In order to test the hypothesis that the calls were enhanced to attract females, Ryan and his colleagues conducted a simple experiment. They placed female túngara frogs in the middle of a chamber. At each end of the chamber they placed speakers, through which they broadcast synthesized variations of male túngara calls. Then they watched to see whether the females were drawn to a particular kind of call.

What they found was that the females did, indeed, prefer the calls with a whine and at least one chuck to calls that consisted only of a whine. This was the first experimental demonstration of what Darwin had surmised but never proven—that variation in signal in a male’s sexual advertisement influences female mate choice. It also led to an obvious next question: if the males are sexier when they make the chucks, why don’t they make the chucks all the time?

“There must have been some evolutionary disadvantage to doing so,” says Ryan.

At first, Ryan says, he wondered whether there was a high energetic cost to making the chucks. If the frogs expended a lot energy in making the chucks—energy they’d have to recoup by finding more food—then it would make sense for them to conserve their chucks for when they’d have maximal likelihood of attracting a female. Ryan and a colleague ran experiments to test this, but found that, energy-wise, it just didn’t cost the frogs all that much to chuck.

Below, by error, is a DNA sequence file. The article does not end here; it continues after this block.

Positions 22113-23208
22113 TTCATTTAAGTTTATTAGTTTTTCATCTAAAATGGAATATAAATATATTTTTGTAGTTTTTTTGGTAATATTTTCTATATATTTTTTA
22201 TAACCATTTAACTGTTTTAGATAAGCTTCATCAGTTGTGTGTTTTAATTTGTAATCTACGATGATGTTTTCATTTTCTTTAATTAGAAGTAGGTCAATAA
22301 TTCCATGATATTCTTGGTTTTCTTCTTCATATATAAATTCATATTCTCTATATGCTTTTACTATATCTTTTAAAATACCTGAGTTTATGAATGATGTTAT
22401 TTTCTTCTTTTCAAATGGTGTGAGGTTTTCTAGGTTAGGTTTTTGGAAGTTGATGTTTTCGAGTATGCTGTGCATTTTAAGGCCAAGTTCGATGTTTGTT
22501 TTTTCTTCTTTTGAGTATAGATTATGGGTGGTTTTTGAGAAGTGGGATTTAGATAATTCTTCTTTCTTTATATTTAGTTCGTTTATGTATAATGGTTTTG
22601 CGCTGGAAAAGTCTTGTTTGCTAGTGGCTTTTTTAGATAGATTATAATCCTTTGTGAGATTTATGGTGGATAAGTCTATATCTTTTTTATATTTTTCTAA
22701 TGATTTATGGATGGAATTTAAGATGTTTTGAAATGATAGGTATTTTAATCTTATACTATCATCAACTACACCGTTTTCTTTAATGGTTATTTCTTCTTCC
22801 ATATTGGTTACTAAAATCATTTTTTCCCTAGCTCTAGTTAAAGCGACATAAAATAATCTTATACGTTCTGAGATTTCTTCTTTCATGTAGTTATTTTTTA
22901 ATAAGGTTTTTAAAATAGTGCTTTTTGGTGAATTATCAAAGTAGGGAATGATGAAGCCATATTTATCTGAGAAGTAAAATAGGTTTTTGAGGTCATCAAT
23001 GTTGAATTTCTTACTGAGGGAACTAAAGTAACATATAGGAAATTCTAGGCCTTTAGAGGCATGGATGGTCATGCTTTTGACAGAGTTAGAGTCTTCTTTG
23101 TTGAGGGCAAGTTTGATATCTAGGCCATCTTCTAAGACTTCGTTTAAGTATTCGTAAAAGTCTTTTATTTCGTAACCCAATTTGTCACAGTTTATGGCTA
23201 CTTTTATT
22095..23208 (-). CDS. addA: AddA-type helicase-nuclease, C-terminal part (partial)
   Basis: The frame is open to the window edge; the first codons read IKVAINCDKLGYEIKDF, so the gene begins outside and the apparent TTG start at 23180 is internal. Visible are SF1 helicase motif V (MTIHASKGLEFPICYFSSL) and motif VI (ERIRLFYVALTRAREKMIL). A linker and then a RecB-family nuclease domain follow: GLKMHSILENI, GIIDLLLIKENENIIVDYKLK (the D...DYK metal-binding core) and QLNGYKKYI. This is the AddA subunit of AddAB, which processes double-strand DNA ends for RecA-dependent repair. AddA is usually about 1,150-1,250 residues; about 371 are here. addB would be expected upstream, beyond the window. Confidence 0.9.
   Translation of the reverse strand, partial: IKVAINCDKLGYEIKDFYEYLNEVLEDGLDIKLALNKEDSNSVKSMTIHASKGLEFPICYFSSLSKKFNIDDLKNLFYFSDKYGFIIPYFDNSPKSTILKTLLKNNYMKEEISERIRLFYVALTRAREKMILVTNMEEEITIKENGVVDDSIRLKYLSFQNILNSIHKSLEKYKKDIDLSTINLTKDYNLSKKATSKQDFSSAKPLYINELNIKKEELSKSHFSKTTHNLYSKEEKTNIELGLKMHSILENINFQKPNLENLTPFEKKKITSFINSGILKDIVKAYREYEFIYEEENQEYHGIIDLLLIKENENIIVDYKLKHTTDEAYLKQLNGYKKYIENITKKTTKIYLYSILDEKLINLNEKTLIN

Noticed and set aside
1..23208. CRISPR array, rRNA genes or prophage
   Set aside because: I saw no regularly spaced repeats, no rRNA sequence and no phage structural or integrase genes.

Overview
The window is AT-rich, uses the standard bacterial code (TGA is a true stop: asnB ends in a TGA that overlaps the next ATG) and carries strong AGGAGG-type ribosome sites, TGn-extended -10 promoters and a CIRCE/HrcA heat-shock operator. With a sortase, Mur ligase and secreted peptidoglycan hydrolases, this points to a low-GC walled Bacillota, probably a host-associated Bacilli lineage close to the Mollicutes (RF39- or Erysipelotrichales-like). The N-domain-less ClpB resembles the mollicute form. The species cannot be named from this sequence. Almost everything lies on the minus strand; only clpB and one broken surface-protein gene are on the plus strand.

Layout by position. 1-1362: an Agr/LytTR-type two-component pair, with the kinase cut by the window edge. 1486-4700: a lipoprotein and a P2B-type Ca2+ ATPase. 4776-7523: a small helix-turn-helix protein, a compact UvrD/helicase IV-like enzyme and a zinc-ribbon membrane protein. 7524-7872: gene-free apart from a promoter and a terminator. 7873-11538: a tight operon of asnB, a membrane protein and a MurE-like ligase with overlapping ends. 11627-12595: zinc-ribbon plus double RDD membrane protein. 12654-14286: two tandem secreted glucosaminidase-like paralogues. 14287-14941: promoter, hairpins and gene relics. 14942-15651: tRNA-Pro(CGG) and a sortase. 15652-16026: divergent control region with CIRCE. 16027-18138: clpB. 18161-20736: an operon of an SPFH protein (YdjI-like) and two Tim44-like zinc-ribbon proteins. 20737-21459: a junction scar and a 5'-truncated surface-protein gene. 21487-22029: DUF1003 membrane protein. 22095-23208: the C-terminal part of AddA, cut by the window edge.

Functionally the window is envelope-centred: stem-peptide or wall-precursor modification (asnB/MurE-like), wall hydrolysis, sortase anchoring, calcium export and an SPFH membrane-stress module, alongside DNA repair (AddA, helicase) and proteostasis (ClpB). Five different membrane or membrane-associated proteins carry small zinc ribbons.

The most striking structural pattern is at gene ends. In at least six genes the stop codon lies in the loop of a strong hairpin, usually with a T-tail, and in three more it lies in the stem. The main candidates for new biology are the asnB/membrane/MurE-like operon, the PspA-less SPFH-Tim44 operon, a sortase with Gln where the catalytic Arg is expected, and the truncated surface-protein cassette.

A much better explanation came to Ryan mostly through luck. While in Panama, conducting his Ph.D. thesis research at the Smithsonian Tropical Research Institute, he heard news of a fellow biologist who had happened upon a bat with a frog in his mouth. The bat guy (Merlin Tuttle, who went on to found Bat Conservation International) suspected that the bats might be locating the frogs through the sound of their calls, and he was looking for a frog guy to help him test it experimentally. Ryan offered to collaborate.



They brought the bats into a large flight cage and then played túngara calls from speakers, at which point the bats came down and hopped on the speakers and began ripping on them as if they were frogs inside. If offered a choice of calls, the bats preferred the more complex calls, with a whine and a chuck, over the calls that were just a whine, and the more chucks there were the easier it was for the bats to zero in on the source.